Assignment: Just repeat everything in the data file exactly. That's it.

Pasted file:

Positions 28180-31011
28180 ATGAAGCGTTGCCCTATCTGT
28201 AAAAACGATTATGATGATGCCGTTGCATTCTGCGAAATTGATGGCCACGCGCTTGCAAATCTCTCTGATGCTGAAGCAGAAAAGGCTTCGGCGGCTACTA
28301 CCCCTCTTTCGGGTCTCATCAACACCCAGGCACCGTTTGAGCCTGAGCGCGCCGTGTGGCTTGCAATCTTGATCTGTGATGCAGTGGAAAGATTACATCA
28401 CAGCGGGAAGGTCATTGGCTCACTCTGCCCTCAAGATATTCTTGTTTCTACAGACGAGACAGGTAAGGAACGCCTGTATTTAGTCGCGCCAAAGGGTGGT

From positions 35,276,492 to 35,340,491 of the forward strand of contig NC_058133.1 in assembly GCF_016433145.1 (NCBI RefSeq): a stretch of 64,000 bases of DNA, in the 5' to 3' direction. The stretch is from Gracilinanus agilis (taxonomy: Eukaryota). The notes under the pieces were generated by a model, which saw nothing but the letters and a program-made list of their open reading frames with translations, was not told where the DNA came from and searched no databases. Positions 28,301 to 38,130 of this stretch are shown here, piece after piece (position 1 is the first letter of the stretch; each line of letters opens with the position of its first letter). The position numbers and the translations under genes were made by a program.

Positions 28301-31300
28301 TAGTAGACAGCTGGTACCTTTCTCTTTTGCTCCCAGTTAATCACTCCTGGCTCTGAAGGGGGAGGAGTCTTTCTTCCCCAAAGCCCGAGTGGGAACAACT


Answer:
Positions 28180-31011
28180 ATGAAGCGTTGCCCTATCTGT
28201 AAAAACGATTATGATGATGCCGTTGCATTCTGCGAAATTGATGGCCACGCGCTTGCAAATCTCTCTGATGCTGAAGCAGAAAAGGCTTCGGCGGCTACTA
28301 CCCCTCTTTCGGGTCTCATCAACACCCAGGCACCGTTTGAGCCTGAGCGCGCCGTGTGGCTTGCAATCTTGATCTGTGATGCAGTGGAAAGATTACATCA
28401 CAGCGGGAAGGTCATTGGCTCACTCTGCCCTCAAGATATTCTTGTTTCTACAGACGAGACAGGTAAGGAACGCCTGTATTTAGTCGCGCCAAAGGGTGGT

From positions 35,276,492 to 35,340,491 of the forward strand of contig NC_058133.1 in assembly GCF_016433145.1 (NCBI RefSeq): a stretch of 64,000 bases of DNA, in the 5' to 3' direction. The stretch is from Gracilinanus agilis (taxonomy: Eukaryota). The notes under the pieces were generated by a model, which saw nothing but the letters and a program-made list of their open reading frames with translations, was not told where the DNA came from and searched no databases. Positions 28,301 to 38,130 of this stretch are shown here, piece after piece (position 1 is the first letter of the stretch; each line of letters opens with the position of its first letter). The position numbers and the translations under genes were made by a program.

Positions 28301-31300
28301 TAGTAGACAGCTGGTACCTTTCTCTTTTGCTCCCAGTTAATCACTCCTGGCTCTGAAGGGGGAGGAGTCTTTCTTCCCCAAAGCCCGAGTGGGAACAACT